• ‘We strongly believe that this conclusion can be extrapolated to other conditions where domains are present in the film, even if the parameters originating them are somewhat different.’
    • ‘The first is a study on the breakdown of partnerships in Sweden and Norway which, because of flaws in its sample group, can in no way be extrapolated to a condemnation of the stability of gay relationships.’
    • ‘The results of a retrospective analysis are specific to the observed variation in the vital rates, and can be extrapolated to other situations only with great care.’
    • ‘However, they caution that this model should not be extrapolated to asymptomatic patients in whom risk factors play a much greater predictive role.’
    • ‘Whether these results can be extrapolated to large radial scars detected by mammography is unresolved and requires further investigation.’
    • ‘It can also be extrapolated to a marital situation.’
    • ‘Some studies in adults have shown that ibuprofen is more effective or as effective in pain relief compared with acetaminophen, but these results cannot be extrapolated to children.’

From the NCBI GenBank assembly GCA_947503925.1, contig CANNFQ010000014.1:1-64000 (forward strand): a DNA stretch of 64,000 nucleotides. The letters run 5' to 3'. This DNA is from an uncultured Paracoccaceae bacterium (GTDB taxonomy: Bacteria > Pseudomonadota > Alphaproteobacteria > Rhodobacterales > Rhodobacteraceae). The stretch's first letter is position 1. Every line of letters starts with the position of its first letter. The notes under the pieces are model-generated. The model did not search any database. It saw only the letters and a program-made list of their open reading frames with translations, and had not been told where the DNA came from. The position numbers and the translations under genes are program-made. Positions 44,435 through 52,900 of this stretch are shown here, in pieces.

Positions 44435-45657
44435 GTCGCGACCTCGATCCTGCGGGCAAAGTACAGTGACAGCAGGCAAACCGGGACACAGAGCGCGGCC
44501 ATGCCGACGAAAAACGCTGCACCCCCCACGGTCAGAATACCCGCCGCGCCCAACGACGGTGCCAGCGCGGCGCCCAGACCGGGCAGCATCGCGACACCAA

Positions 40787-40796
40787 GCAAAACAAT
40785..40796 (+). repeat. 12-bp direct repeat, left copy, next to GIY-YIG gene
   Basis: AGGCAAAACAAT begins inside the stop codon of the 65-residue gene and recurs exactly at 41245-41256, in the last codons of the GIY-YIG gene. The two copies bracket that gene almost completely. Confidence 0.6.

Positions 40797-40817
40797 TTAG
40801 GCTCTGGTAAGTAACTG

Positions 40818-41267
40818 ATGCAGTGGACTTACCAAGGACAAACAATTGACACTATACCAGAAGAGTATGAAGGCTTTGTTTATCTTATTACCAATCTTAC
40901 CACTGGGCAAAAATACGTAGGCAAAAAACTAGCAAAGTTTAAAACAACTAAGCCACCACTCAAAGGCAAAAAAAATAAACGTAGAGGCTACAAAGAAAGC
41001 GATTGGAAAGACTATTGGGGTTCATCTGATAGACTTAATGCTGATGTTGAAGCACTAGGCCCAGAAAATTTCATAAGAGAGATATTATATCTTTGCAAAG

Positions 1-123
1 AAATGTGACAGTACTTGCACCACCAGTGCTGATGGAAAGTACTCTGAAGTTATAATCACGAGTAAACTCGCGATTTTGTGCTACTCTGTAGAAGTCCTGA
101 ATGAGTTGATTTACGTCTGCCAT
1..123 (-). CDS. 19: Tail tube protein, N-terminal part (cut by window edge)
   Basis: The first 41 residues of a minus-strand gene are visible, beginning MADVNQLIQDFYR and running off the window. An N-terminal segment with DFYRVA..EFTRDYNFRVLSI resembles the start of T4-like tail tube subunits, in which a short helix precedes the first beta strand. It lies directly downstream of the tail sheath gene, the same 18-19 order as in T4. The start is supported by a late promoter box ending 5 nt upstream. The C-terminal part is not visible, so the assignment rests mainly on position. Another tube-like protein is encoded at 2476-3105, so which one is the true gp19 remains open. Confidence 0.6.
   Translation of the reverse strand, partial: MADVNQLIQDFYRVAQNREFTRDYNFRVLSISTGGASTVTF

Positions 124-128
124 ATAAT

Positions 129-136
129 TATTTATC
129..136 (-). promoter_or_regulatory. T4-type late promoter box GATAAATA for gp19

• ‘It's part of their job to extrapolate from current trends, anticipate future problems, and head them off at the pass.’
    • ‘For example, investigators should stress that conclusions drawn from experience in one group of patients should not be extrapolated to all other groups.’
    • ‘Although trials showing the benefits of these drugs have excluded patients above this age, evidence suggests that these data may reasonably be extrapolated to older patients.’
    1. 1.1 Estimate or conclude (something) by extrapolating.
      ‘attempts to extrapolate likely human cancers from laboratory studies’
      • ‘What has become increasingly important is extrapolating that imbedded value so it can go on to the balance sheets.’